The prevalence of poverty in the United States is of increasing concern to many in government and makers of public policy. According to a humanitarian organization, Poverty USA (2014), there were 47 million poor people in 2014, which translates to a rate of 15%. This rate is around 2.3 points higher than in 2007 or 2008 (U.S. Census Bureau).
Poverty does not affect all equally. The poverty threshold as defined by federal government is $24,000.00 for a family of four people. People who are affected by poverty include those who earn minimum wage and still find it difficult to live well, seniors who are retired and get fixed income or even wage earners who are suddenly unemployed.
These people are prevalent in cities and rural areas. In terms of demographics, 13% of men and 16% of women lived in poverty in 2014, with 6% married, 16% single parent with no wife and 31% single parent with no husband. One more factor to consider is that poverty rate for people with a disability was 29%. This translates to more than 4 million disabled people living in poverty.
In case of women and minorities the situation is worse. The poverty rate in blacks and Hispanic communities was above 20% with women finding it difficult to earn a living. In case of elderly women the poverty rate was double that as compared to men above 75 or older (White, G., 2015). According to Poverty in America, in spite of investments in infrastructure and capital expenditures, the development patterns over the last 40 years are not even. There is increasing income disparity and this has increased with the liberalization and globalization of the American economy. Around 25% of counties had low per-capita incomes with high unemployment and increasing dependence on government funds, which points to economic concerns.
According to Peter Edelman (Poverty in America: Why Can’t We End It? 2012.), there are basically two problems of poverty, one is low wage work and the other is almost no work. In many parts of the country these two factors overlap.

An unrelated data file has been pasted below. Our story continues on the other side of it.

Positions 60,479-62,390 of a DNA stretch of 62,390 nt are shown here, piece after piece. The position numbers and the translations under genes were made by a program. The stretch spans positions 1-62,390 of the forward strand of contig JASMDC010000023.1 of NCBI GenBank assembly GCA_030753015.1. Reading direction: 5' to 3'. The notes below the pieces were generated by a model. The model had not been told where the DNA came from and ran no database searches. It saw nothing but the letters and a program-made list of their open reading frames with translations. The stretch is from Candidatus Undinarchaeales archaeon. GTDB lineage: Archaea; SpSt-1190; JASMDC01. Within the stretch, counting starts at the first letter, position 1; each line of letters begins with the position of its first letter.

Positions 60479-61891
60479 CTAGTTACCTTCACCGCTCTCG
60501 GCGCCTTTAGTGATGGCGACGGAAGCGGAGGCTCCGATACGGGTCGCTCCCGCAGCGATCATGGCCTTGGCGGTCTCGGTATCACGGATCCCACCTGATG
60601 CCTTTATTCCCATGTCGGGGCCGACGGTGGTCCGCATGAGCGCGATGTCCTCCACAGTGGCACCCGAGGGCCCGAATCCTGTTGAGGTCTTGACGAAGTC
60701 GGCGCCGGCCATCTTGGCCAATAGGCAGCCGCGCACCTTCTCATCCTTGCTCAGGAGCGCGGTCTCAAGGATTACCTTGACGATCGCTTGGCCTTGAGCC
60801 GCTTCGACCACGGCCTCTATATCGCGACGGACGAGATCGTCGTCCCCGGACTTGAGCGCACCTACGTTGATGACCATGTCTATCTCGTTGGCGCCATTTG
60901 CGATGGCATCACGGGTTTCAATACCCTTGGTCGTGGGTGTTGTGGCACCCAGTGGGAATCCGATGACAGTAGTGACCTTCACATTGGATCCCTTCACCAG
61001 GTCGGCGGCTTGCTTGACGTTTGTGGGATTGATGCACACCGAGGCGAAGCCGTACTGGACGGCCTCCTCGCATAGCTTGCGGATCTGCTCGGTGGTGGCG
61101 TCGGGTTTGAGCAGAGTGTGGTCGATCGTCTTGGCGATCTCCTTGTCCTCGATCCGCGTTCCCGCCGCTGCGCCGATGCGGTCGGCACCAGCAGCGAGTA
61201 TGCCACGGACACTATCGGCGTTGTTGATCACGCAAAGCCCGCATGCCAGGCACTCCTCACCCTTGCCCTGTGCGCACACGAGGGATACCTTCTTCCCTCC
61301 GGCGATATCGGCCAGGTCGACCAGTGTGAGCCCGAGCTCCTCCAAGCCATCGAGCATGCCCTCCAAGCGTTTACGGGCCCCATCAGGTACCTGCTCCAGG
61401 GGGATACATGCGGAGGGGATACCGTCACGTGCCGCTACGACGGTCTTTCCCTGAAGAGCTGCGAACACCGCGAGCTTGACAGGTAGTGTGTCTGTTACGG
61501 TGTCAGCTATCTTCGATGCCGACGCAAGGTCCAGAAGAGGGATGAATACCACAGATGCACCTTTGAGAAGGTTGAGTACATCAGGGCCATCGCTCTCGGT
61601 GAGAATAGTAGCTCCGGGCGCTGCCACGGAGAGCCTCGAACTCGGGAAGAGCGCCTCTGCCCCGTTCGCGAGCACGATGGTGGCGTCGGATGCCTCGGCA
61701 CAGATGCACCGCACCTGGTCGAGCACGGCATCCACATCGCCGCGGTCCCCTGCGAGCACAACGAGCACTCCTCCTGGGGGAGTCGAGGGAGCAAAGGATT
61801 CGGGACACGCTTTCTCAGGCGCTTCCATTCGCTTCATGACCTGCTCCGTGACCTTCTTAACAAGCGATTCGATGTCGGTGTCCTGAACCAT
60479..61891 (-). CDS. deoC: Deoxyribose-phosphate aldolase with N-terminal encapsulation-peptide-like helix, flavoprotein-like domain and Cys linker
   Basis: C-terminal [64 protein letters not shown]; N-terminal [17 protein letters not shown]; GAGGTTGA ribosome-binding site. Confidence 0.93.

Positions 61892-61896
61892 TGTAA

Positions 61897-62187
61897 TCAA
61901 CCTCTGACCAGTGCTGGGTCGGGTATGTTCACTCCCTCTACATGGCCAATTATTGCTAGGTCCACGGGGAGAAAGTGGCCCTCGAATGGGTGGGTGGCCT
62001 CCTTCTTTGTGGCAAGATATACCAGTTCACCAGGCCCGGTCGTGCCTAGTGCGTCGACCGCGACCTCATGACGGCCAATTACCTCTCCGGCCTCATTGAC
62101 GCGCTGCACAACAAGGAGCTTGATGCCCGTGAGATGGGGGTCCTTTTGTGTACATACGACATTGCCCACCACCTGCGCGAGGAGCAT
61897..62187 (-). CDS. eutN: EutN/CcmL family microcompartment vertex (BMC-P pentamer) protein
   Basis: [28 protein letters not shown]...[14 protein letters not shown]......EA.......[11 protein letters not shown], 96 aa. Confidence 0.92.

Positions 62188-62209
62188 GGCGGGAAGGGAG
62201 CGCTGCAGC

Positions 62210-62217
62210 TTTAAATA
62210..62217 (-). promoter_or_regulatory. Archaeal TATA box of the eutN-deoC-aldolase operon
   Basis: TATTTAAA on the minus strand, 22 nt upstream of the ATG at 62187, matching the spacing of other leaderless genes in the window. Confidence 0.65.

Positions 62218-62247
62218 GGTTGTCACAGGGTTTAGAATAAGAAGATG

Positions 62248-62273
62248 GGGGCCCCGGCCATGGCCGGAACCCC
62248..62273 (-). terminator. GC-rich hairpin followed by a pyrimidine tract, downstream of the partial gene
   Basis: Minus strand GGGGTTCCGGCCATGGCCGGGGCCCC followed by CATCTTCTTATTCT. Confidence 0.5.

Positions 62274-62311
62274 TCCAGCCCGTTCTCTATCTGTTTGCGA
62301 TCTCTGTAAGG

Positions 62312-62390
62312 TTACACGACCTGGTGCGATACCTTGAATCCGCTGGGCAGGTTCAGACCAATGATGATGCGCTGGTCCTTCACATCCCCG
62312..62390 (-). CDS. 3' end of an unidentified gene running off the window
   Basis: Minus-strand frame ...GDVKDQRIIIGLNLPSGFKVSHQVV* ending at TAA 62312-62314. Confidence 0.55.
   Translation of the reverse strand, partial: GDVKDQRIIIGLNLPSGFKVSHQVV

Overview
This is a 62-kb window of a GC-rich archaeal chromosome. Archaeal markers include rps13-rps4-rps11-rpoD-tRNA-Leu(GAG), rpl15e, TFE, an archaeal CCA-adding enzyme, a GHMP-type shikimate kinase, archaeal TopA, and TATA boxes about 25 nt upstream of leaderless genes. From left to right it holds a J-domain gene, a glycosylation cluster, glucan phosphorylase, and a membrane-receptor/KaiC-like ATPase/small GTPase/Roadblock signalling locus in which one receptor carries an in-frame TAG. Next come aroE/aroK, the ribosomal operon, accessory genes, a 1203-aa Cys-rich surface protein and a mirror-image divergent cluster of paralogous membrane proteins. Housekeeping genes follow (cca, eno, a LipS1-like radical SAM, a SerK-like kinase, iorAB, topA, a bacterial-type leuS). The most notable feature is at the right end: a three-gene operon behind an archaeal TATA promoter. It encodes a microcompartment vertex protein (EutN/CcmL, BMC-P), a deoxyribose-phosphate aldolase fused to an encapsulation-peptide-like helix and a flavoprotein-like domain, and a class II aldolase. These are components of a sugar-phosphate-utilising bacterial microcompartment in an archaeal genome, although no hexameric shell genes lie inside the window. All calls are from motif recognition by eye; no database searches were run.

Many people in America keep going in and out of poverty; some do not have work continuously, while others are very poor and stay that way from one generation to the next. Today, more than 103 million people or almost 25% of the population are poor as defined by government.
More than 20 million of these are in very deep poverty with income less than $9,000 for a family of three. Six million of these are only surviving on food stamps. This goes to prove President Reagan’s statement right; that America waged a war on poverty but poverty won. Edelman believes that the public policies have been quite successful.
The Social Security Act of 1935 and activity in the 1960s have helped improve many of the poverty and economic indicators. Medicaid and Children’s Health Insurance Program has helped many low income families improve their lives. Food stamps have helped in curbing starvation and food related poverty.
Income Tax Credits and Child Tax Credits helped raise the incomes of low wage workers. Pell Grants have helped millions of students to get a decent college education. The Supplemental Security Income program has helped the elderly and disabled to earn better. In addition, other initiatives like Head Start, housing vouchers, child care, legal services and so on, have helped people improve their living conditions.
More than 16 million people have been added to Medicaid through the Affordable Care Act with billions being invested in improving education and the lives of the very poor through the Recovery Act. With all these efforts, the government saved around 40 million people from falling into poverty in the year 2010.
However, the level or rate of poverty has remained quite unchanged since 1970 and is much worse today. The lowest rate was seen in 1973 at 11.1%, which has risen sharply over the years. There are many contributory factors which have helped the poverty rate remain stable. One is the trend in family composition, followed by lack of industrialized jobs vanishing to other countries and the advent of automation in manufacturing.